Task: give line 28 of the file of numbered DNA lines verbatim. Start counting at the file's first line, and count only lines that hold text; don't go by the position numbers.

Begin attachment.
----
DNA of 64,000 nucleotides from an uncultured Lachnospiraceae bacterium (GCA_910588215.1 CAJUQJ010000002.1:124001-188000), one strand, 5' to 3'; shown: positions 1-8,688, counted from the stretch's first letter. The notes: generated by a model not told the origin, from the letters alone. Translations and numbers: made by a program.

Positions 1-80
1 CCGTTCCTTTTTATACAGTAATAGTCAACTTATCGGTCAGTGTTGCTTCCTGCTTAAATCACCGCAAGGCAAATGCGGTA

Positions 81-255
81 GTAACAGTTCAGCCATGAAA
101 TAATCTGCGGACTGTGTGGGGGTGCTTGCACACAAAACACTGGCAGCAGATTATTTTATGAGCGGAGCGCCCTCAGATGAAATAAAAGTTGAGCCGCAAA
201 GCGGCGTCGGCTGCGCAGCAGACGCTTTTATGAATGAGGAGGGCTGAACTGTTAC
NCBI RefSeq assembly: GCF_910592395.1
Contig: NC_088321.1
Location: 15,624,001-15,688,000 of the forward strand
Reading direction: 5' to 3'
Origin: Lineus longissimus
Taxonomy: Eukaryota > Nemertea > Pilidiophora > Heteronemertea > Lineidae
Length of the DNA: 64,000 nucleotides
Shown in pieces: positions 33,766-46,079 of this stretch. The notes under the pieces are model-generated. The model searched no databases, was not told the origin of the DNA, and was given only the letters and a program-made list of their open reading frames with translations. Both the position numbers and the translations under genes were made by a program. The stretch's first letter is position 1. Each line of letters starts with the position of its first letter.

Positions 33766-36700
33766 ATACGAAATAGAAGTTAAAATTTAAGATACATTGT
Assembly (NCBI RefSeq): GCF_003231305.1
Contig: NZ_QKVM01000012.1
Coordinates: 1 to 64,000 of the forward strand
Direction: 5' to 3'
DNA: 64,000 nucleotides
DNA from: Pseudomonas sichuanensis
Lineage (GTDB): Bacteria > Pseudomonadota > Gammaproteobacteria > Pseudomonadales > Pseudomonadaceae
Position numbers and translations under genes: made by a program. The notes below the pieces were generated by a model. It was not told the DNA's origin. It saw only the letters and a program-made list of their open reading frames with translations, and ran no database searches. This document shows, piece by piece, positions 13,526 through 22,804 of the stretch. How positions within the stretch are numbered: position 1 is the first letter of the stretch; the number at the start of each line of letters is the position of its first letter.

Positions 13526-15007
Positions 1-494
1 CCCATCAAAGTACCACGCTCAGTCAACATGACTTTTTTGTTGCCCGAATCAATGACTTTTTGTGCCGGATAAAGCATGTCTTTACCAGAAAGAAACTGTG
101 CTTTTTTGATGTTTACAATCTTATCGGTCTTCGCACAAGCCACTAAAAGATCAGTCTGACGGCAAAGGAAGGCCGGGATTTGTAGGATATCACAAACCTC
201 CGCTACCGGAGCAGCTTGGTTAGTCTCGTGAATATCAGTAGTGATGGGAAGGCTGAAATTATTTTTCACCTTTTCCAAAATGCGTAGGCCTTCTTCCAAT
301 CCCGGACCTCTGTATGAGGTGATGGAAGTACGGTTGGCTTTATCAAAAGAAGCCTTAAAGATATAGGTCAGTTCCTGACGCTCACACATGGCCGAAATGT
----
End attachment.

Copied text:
1 CCCATCAAAGTACCACGCTCAGTCAACATGACTTTTTTGTTGCCCGAATCAATGACTTTTTGTGCCGGATAAAGCATGTCTTTACCAGAAAGAAACTGTG